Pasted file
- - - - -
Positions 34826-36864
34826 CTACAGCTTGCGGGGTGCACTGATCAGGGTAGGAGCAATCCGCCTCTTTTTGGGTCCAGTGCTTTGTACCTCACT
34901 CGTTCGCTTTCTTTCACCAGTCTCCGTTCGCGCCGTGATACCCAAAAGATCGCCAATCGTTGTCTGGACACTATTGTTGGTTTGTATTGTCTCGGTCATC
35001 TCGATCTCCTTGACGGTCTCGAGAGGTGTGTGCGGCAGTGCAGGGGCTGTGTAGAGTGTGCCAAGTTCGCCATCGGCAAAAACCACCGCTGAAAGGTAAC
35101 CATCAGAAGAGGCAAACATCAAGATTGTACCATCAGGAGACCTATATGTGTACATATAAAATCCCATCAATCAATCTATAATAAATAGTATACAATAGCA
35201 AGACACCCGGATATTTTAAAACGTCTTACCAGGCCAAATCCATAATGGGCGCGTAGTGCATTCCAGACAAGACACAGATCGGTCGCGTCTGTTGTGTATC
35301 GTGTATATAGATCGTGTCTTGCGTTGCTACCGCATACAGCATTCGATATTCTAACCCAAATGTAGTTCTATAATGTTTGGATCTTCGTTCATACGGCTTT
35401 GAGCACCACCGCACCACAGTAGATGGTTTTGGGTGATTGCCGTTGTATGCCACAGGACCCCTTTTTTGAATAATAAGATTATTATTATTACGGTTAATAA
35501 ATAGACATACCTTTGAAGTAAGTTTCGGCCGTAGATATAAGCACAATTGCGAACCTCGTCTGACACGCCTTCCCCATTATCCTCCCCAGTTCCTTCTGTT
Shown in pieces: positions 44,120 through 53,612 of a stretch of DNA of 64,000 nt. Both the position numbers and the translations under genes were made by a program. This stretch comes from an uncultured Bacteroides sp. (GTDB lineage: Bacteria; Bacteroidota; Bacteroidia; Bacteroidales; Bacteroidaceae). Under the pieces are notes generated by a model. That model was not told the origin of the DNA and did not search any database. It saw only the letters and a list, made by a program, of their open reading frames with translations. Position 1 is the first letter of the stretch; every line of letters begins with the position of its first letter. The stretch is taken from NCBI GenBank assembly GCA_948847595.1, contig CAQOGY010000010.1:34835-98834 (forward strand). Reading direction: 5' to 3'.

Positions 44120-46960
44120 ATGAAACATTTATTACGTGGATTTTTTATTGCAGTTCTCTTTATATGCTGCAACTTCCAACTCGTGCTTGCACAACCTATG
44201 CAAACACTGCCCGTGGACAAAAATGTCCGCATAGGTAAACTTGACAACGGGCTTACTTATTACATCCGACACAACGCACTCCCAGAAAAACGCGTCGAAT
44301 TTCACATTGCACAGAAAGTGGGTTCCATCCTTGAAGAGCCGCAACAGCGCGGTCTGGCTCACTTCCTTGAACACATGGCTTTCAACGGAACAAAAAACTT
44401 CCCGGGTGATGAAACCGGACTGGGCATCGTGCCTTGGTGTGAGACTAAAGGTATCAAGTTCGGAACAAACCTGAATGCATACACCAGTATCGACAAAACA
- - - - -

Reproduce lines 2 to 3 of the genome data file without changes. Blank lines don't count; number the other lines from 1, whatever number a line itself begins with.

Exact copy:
34826 CTACAGCTTGCGGGGTGCACTGATCAGGGTAGGAGCAATCCGCCTCTTTTTGGGTCCAGTGCTTTGTACCTCACT
34901 CGTTCGCTTTCTTTCACCAGTCTCCGTTCGCGCCGTGATACCCAAAAGATCGCCAATCGTTGTCTGGACACTATTGTTGGTTTGTATTGTCTCGGTCATC